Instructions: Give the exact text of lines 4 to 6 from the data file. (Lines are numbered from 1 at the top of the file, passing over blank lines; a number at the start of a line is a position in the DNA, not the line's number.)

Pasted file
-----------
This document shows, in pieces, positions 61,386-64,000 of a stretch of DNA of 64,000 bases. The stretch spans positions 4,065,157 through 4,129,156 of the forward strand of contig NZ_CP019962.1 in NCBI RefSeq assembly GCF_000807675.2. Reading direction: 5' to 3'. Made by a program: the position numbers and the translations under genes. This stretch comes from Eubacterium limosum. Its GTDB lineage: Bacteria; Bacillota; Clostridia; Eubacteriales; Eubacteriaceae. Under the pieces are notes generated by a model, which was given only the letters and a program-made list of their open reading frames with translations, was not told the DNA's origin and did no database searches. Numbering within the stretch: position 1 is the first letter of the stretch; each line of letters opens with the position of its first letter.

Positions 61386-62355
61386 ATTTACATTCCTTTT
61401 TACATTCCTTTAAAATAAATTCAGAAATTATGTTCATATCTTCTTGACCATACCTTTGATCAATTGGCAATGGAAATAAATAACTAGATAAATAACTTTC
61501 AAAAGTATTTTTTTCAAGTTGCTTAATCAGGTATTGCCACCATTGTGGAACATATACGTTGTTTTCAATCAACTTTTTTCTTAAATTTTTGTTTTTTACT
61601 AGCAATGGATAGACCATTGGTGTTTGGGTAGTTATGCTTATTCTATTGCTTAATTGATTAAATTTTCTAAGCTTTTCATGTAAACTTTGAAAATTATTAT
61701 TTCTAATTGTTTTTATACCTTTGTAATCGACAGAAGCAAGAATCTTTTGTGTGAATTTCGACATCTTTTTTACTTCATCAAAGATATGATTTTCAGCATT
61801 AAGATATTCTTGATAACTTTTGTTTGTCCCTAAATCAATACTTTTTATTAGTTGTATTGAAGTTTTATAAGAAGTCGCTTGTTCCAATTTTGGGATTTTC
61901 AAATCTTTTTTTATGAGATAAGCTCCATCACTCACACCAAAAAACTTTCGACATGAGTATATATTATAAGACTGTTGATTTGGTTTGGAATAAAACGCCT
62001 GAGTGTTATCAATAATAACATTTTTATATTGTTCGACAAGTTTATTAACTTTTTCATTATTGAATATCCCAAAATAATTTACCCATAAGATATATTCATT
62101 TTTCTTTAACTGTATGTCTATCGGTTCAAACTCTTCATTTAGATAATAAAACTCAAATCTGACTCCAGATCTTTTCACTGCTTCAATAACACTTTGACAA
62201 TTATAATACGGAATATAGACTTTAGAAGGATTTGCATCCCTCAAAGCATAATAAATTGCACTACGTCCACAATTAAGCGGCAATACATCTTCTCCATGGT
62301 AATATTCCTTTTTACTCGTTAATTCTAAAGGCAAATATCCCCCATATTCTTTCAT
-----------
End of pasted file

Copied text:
61401 TACATTCCTTTAAAATAAATTCAGAAATTATGTTCATATCTTCTTGACCATACCTTTGATCAATTGGCAATGGAAATAAATAACTAGATAAATAACTTTC
61501 AAAAGTATTTTTTTCAAGTTGCTTAATCAGGTATTGCCACCATTGTGGAACATATACGTTGTTTTCAATCAACTTTTTTCTTAAATTTTTGTTTTTTACT
61601 AGCAATGGATAGACCATTGGTGTTTGGGTAGTTATGCTTATTCTATTGCTTAATTGATTAAATTTTCTAAGCTTTTCATGTAAACTTTGAAAATTATTAT